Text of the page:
The advent of new and precise high-throughput screening technologies has opened up a vast resource for understanding the molecular mechanisms underlying disease, genetic disorders, and immune dysfunction. It is estimated that each year 100 or more cellular targets of disease are discovered, making it critical to develop and optimize appropriate screening and evaluation approaches to accelerate the development of successful drug therapies or potent vaccines.
The most promising small molecules or substances identified as lead compounds during screening then undergo extensive optimization and characterization processes in ex vivo/in vitro studies. During this phase of drug development, toxicity, target reactivity, and various properties of lead compounds are studied.
Advanced molecular and cellular techniques are used to measure specific biological effects and responses to drug candidates. While biochemical assays have been routinely used to measure compound activity and metabolism, these assays do not provide a clear picture of the physiological reactions of the compounds. This has led to the emergence of cell-based assays that closely mimic physiological reactions that occur in the context of the in vivo microenvironment.
Peripheral blood mononuclear cells (PBMCs) have been a popular model system that serves as a circulatory mirror of the in vivo physiological and metabolic activity of cells. Among the plethora of available primary cells, PBMCs and its individual subsets have enabled a broad spectrum of applications from in vitro cell-based assays to the monitoring of ex vivo changes before and after treatment. The applications span across basic discovery stages to preclinical and clinical stages, including direct monitoring of immune responses to therapeutic and vaccine strategies (Figure 1).
Consistency, reproducibility, and robustness of test systems are of primary importance when large amounts of data are collected from multisite longitudinal or cross-sectional studies designed for drug development. Traditionally, fresh PBMCs isolated from whole blood or leukopaks have supported most studies. Although these conventional protocols have their benefits, they do pose challenges and limitations from the perspective of consistency and continuity in sourcing of starting material and lot-to-lot variation, exacerbating variability in data points collected for a particular study.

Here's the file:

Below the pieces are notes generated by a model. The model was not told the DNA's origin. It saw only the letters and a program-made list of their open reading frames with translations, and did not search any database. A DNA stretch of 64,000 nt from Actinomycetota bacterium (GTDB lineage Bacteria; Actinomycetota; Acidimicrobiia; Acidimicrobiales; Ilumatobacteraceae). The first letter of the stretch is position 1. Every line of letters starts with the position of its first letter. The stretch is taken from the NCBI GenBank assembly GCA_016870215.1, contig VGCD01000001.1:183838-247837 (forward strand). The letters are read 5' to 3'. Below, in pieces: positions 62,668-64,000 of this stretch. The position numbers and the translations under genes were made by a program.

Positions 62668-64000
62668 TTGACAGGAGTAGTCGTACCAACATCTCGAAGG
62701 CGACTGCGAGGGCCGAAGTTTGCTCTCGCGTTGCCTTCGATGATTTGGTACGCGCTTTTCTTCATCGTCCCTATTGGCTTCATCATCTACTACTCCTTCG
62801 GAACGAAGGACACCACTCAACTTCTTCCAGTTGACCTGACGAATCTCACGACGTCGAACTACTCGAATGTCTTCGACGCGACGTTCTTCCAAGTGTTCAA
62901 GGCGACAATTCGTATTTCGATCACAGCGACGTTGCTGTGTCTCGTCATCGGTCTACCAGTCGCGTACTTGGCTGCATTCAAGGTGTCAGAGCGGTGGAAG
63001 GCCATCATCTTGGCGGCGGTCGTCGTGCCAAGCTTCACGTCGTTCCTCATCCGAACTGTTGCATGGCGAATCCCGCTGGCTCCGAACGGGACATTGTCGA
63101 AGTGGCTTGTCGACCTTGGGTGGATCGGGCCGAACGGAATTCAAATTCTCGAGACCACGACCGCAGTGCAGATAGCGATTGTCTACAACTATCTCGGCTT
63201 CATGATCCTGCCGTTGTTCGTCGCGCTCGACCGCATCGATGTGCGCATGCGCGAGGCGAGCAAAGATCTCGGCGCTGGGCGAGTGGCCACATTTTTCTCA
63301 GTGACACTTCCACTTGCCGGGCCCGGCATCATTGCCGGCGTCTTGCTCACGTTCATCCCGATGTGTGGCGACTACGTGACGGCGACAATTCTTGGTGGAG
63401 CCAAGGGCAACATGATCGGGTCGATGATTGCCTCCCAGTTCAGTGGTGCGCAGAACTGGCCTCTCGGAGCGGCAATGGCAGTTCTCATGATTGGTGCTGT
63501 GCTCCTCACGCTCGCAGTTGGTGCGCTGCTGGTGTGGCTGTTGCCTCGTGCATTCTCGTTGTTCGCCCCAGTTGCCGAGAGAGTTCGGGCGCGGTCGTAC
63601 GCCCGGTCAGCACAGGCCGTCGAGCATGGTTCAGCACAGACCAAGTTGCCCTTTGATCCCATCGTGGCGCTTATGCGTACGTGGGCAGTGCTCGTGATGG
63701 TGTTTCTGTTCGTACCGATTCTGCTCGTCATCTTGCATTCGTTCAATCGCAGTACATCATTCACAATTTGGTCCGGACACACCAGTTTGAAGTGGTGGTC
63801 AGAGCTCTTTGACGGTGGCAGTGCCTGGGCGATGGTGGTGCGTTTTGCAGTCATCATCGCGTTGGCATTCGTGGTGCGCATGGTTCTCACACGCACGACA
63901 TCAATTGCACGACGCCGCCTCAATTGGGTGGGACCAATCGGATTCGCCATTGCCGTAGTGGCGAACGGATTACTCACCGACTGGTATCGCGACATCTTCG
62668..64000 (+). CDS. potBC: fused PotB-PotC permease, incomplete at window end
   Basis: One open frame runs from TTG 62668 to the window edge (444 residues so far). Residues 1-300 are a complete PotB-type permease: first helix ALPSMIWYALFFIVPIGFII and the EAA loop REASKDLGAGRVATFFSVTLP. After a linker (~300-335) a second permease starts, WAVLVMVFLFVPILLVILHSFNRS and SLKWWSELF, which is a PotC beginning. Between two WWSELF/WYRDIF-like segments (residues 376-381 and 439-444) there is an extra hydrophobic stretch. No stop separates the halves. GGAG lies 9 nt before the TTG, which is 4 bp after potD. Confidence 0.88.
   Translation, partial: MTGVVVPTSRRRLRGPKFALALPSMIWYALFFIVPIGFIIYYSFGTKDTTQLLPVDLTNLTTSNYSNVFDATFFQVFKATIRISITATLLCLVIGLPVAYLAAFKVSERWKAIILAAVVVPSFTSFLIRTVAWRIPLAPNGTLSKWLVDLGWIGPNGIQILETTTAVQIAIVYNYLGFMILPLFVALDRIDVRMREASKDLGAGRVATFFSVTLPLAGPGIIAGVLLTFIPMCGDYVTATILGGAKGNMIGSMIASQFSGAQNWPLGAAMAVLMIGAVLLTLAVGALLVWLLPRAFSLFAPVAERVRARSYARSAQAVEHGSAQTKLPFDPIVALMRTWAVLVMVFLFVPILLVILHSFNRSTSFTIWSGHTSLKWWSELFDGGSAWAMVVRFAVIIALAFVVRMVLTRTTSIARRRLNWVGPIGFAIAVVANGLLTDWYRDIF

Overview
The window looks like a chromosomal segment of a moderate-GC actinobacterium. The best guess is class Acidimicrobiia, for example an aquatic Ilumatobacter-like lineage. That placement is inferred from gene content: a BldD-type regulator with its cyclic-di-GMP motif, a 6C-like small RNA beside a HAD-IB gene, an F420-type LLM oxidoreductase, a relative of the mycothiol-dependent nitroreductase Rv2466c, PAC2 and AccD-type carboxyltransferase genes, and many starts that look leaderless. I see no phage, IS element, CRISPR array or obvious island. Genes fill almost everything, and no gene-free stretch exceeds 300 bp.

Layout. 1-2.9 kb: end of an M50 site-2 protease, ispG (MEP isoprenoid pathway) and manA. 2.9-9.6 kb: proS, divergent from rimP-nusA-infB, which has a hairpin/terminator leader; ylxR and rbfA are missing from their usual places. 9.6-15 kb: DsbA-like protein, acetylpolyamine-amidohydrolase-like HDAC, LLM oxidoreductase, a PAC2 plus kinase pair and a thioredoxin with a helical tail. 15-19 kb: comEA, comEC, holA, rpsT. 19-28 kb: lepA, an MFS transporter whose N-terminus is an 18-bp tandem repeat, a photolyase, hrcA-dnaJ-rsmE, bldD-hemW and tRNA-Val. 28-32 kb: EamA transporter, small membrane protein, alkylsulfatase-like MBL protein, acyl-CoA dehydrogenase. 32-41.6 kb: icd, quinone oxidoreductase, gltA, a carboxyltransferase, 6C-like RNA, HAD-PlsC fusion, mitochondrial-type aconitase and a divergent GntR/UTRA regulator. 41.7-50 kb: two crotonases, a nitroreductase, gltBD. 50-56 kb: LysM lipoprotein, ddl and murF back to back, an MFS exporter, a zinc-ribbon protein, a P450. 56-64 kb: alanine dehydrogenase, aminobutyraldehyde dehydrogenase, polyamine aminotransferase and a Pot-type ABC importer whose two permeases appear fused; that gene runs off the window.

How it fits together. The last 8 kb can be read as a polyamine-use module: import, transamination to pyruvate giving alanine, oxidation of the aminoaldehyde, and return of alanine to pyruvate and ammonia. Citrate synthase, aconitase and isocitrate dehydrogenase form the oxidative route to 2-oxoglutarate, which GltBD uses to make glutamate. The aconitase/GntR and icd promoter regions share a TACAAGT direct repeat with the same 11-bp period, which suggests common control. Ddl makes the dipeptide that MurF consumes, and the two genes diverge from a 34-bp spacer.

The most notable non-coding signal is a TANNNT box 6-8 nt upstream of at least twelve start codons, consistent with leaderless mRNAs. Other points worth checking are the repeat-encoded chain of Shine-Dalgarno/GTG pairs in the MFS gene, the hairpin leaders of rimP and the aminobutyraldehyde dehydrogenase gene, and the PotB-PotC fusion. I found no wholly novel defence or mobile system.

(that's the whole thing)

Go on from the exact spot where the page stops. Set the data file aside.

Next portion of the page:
Numerous reports in the literature have argued the benefits of using cryopreserved PBMCs in order to facilitate and improve upon several aspects of a study where longitudinal and/or cross-sectional data is routinely collected. Several researchers have demonstrated that cryopreserved cells are comparable to their fresh counterparts in terms of function, proliferation, and differentiation.
The results from our study specifically demonstrate that the ability to isolate and retain large batches of PBMCs from a single donor visit via apheresis methods, coupled with the use of optimized processing, cryopreservation, and recovery conditions, leads to well-preserved characteristics of cryopreserved PBMCs.
In this article, we present a snapshot of studies conducted at SeraCare Life Sciences on the cryopreservation and characterization of frozen PBMCs and on companion assays for evaluation of cellular function and for support of a number of other preclinical and clinical applications.
PBMCs were isolated from leukopaks collected from three healthy donors with differences in gender, demographics, and age, using a chemical-free procedure developed by SeraCare Life Sciences. These cells were processed and cryopreserved using stringently controlled methods and stored under liquid nitrogen vapor. Three cryopreserved vials from each donor were randomly selected and thawed using a standard protocol where adequate care was taken to prevent osmotic shock to the cells. The vials were tested for their percent recovery and viability, and proliferative and functional capacity.
Recovery and viability were measured using a standard protocol. For the proliferation assay, thawed PBMCs were labeled with carboxyfluorescein diacetate succinimidyl ester (CFSE) and incubated with or without phytohemagglutinin (PHA) for 72 hours according to a standard protocol. Cell divisions were measured at 0, 24, 48, and 72 hour time points. Briefly, cells were harvested at each time point and surface-stained with CD45 PerCP.
Events were acquired using the Beckman Coulter Quanta MPL Flow Cytometer by gating on the CD45 positive lymphocyte population that had transformed into the blast phase in response to PHA. The extent of cell division within this population was measured by calculating the division index (DI) based on the number of cell divisions identified by individual peaks of successive CFSE dilutions obtained at 72 hours in the presence of PHA. Cells incubated in the absence of PHA were used as controls.